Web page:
Hebraica and Semitica
Manuscripts and rare printed books in Hebrew and other Semitic languages, Coptic and Armenian.
The Library of Leiden University holds c. 550 manuscripts and an extensive collection of rare printed books in Hebrew, Aramaic, Syriac, the languages of Ethiopia, Old South Arabic, Coptic and Armenian.
In the sixteenth century the study of the Semitic languages was still regarded as an ancillary science for the study of the Bible, but soon afterwards it acquired the status of a separate discipline. Josephus Justus Scaliger, one of the first luminaries of Leiden University, left his collection of Semitica to the University at his death in 1609; this collections includes the sole surviving manuscript of the Jerusalem Talmud, Or. 4720. Levinus Warner (1619-1665), envoy of the Dutch Republic to the Sublime Porte at Istanbul and mainly known for his much larger collection of Islamic manuscripts at Leiden, also collected more than a hundred Hebrew manuscripts. For the greater part the Warner Hebraica are related with Qaraite Judaism. Many manuscripts in Syriac originate from the Christians on the Malabar coast, India, and were acquired through the trade channels of the Dutch East India Company (VOC).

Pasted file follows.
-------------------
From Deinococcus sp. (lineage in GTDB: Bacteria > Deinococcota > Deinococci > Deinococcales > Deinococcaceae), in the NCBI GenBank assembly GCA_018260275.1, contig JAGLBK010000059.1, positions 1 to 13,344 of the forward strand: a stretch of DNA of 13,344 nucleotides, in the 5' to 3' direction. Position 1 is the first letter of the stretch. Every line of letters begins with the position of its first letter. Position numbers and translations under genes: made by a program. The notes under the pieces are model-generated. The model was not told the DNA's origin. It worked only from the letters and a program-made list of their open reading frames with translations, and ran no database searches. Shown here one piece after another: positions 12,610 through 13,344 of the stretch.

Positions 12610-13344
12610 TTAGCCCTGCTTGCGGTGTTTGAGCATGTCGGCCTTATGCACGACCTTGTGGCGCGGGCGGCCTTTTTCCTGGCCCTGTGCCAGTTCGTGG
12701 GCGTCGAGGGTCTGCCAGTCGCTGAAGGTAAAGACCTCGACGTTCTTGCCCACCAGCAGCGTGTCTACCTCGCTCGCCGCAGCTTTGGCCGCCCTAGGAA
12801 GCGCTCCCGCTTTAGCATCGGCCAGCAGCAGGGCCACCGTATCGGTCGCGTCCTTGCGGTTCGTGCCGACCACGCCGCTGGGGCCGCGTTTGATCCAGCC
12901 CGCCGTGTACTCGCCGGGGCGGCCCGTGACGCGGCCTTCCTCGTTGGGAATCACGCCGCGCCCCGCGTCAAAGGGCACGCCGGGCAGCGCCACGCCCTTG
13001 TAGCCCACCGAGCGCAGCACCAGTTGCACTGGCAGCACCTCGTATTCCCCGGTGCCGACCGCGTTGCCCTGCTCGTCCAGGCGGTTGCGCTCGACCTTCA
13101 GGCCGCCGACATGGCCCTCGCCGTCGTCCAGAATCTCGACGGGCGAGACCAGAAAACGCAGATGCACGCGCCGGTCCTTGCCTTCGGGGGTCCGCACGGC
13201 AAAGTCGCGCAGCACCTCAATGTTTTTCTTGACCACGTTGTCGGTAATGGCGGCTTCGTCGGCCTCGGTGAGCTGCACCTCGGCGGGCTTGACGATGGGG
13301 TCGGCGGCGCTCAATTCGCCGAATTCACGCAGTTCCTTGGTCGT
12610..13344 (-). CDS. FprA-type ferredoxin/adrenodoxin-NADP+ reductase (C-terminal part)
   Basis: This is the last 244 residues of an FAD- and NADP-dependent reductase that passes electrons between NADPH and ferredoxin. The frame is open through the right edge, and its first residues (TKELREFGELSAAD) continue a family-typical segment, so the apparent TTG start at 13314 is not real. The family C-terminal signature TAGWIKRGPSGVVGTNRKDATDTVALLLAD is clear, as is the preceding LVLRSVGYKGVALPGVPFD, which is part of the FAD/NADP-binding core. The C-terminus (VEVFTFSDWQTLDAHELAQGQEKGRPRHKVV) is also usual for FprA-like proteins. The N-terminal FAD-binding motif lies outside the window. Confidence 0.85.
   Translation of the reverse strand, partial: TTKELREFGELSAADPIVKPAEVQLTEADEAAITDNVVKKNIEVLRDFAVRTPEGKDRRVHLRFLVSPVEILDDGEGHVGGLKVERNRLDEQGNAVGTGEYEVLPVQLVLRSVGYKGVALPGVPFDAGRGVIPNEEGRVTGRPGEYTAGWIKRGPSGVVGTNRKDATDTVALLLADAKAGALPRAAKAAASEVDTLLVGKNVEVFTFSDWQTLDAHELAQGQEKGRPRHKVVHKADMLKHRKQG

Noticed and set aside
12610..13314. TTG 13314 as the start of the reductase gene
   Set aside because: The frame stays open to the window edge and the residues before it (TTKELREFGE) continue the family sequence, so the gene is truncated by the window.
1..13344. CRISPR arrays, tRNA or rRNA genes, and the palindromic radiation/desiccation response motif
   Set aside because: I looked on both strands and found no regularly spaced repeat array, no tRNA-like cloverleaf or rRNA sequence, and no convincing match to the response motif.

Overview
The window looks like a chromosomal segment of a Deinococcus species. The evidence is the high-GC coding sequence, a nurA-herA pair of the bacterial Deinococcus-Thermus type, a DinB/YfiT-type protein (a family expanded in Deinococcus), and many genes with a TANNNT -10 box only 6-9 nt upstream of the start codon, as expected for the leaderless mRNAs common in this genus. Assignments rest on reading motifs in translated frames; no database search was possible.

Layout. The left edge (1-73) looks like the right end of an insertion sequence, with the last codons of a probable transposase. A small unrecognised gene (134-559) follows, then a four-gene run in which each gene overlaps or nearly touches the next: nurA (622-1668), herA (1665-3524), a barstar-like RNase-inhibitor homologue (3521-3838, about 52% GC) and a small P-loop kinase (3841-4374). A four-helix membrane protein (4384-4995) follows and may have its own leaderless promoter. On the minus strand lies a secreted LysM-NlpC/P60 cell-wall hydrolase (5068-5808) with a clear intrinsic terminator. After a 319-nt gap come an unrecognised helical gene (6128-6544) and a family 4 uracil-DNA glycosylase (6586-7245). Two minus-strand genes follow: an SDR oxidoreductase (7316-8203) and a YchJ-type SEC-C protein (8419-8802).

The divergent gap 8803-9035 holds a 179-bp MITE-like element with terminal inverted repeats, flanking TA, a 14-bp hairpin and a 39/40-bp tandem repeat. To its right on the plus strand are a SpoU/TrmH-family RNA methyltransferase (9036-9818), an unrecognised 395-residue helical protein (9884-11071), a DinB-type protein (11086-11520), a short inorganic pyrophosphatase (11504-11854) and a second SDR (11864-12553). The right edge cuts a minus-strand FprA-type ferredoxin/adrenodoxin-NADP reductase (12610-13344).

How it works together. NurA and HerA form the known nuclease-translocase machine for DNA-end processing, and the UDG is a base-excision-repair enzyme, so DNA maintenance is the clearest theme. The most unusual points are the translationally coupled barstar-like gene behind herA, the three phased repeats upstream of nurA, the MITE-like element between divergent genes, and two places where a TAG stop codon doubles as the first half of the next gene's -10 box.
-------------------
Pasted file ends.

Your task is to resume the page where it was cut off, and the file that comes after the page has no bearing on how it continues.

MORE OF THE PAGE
In the 18th and 19th centuries the acquisition of manuscripts came to an almost complete standstill, but at the beginning of the 20th century the British scholar J. Rendel Harris (1852-1941) donated a collection of 57 Armenian manuscripts to Leiden University Library. In the course of the 20th century the emphasis shifted to the acquisition of Ethiopian manuscripts. Late in the 20th century an interesting collection of several hundred wooden sticks with inscriptions in Old South Arabic was given in permanent loan by Stichting het Oosters Instituut.
Rare printed books were acquired according to a much more regular pattern. For instance, the Scaliger collection contains early printed books in Semitic languages, such as a Hebrew Bible printed in Brescia in 5254/1494 and an early Ethiopian Psalter, published by Joannes Potken and printed in Rome in 1513. From the late sixteenth century every effort has been made to expand the collections with new important text editions and studies.
- All manuscripts in Semitic languages, Coptic and Armenian bear the classmark Or. + number, irrespective of language or material.
- Only a small part of the manuscript collections is available online or searchable with the help of digital finding aids. For the greater part the collections are searchable through printed scholarly catalogues, usually arranged according to language.
- A collection guide is available for a growing number of collections.
- The collections of rare printed books and the products of Western Orientalist scholarship are searchable through the online public Catalogue. It is possible to refine your search with criteria like year of publication or language.
The modern collections of Hebraica, Semitica &c., containing publications from c. 1950 onwards, are part of the general collections of Leiden University Library.